Overview Essay

Sam Mickey, University of San Francisco

The warming of Earth’s climate is among the most complex and urgent challenges facing life on Earth. Caused by human activity, particularly the emission of carbon dioxide due to the combustion of coal, oil, and natural gas, anthropogenic climate change goes by many names, including global warming, global heating, the climate crisis, and the climate emergency, among others. Insofar as it poses an existential threat to the survival of life on Earth, anthropogenic climate change is indeed an emergency. This is not to say that the climate emergency is more important than other ecological or social concerns, such as deforestation, freshwater scarcity, poverty, social conflict, and systemic injustice. Rather, the climate emergency intersects with those concerns, and it can thus be understood as amplifying them rather than taking priority over them.  
Scientific consensus about climate change began forming several decades ago, and since then climate change has become an increasingly prevalent topic across the varieties of human endeavor, including politics, economics, education, activism, art, technological development, and public discourse. During that time, religious responses to climate change have also become increasingly prominent, as religious leaders, communities, and organizations have supported individual and institutional actions that address the climate emergency and propose viable ways forward for religions and for humankind and the whole Earth community. While religions alone are not sufficient to undertake the transitions required to mitigate and adapt to a heating climate, it would not be an exaggeration to say that their participation in those transitions is necessary.     
There are many ways that religions are stepping forward to address the climate emergency. One way is by drawing on their ethical principles and teachings, such as the interconnectedness of life and the responsibility of humanity to care for nature. Religious communities also engage in climate advocacy and activism, using their cultural influence to raise awareness and promote paths toward sustainability and justice. This includes supporting policies to mitigate climate change, participating in global climate marches, divesting from fossil fuels, and doing educational outreach to their community members. It can also include efforts to role-model sustainable practices through projects like community gardens, renewable energy initiatives, and sustainable building for places of worship.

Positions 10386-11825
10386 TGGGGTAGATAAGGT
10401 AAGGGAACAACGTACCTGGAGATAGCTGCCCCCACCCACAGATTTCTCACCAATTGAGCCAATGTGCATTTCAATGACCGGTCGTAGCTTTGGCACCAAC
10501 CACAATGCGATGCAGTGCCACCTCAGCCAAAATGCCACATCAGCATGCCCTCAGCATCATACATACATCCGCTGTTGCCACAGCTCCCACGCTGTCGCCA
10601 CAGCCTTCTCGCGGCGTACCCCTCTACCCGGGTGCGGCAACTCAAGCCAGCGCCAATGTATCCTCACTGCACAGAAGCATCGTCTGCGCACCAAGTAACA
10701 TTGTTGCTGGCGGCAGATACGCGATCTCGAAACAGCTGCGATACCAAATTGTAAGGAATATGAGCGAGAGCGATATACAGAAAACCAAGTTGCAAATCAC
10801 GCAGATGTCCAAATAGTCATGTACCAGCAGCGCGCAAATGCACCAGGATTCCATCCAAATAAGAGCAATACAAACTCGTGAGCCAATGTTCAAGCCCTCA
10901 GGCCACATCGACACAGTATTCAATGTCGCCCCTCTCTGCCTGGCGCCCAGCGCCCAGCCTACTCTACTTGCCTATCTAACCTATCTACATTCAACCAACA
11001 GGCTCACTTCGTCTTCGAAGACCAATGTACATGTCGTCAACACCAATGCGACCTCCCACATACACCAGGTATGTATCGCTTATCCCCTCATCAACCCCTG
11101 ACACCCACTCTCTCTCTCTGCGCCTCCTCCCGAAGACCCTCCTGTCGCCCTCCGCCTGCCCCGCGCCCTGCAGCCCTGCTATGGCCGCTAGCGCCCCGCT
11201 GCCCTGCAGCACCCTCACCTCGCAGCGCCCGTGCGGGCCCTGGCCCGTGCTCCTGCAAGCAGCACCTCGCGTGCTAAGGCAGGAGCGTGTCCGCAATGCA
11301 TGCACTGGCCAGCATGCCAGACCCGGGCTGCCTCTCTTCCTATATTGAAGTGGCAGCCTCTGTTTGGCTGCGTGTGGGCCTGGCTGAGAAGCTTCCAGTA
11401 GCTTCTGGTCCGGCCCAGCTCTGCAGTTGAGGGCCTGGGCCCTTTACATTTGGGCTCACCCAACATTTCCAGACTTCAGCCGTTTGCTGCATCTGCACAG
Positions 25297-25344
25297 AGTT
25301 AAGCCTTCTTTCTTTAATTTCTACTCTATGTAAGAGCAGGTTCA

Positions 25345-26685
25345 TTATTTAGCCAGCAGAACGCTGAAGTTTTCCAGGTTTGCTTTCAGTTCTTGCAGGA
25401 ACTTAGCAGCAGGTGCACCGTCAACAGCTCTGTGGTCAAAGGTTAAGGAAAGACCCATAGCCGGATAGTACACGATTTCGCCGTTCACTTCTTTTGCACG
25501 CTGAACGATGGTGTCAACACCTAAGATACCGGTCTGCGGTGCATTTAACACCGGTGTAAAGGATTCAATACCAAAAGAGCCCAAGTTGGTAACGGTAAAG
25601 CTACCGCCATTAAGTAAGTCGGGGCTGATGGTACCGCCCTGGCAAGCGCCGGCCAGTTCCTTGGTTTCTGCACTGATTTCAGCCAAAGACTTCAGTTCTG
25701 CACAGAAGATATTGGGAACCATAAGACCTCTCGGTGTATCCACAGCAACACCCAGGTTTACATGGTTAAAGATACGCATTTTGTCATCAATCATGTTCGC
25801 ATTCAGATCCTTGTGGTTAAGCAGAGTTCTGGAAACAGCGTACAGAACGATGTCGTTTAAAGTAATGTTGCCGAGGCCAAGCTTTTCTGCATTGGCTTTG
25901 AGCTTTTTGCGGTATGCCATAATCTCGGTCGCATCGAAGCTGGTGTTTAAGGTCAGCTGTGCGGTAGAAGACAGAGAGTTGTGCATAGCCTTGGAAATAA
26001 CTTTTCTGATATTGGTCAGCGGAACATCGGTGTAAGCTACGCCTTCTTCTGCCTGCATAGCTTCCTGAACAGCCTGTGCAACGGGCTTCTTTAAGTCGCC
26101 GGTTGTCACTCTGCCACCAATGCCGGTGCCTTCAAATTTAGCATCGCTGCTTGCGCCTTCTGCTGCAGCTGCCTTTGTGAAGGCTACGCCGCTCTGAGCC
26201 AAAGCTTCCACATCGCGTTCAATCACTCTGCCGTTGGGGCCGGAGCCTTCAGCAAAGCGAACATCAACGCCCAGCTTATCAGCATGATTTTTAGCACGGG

It is important to note that religious communities are not doing this work in isolation from one another. They are increasingly recognizing the importance of collaboration across religious boundaries. Interfaith initiatives are emerging to address the climate emergency collectively, including organization like GreenFaith, the United Nations Environment Programme’s Faith for Earth Coalition, Interfaith Power and Light, and the Yale Forum on Religion and Ecology. Such collaborative efforts underscore our shared responsibility to safeguard our planetary home.
Religious perspectives on the climate emergency are expressed in numerous statements issued by religions and by interreligious groups, and also in a growing body of scholarly analyses and critical reflections found in books, articles, special issues of journals, podcasts, and online platforms. The Climate Emergency section of the Yale Forum on Religion and Ecology website reflects the promising abundance and diversity of work being done at the intersection of religion and climate change. 
See also:
Berry, Evan (ed). Climate Politics and the Power of Religion (Indiana University Press, 2022).
Haberman, David L. (ed). Understanding Climate Change through Religious Lifeworlds (Indiana University Press, 2021).
Jenkins, Willis, Evan Berry, and Luke Kreider. “Religion and Climate Change.” Annual Review of Environment and Resources. Vol. 43: 85-108, October 2018.
Zygon: Journal of Religion and Science. Special Issue on Climate Change. Volume 50, Issue 4. December 2015.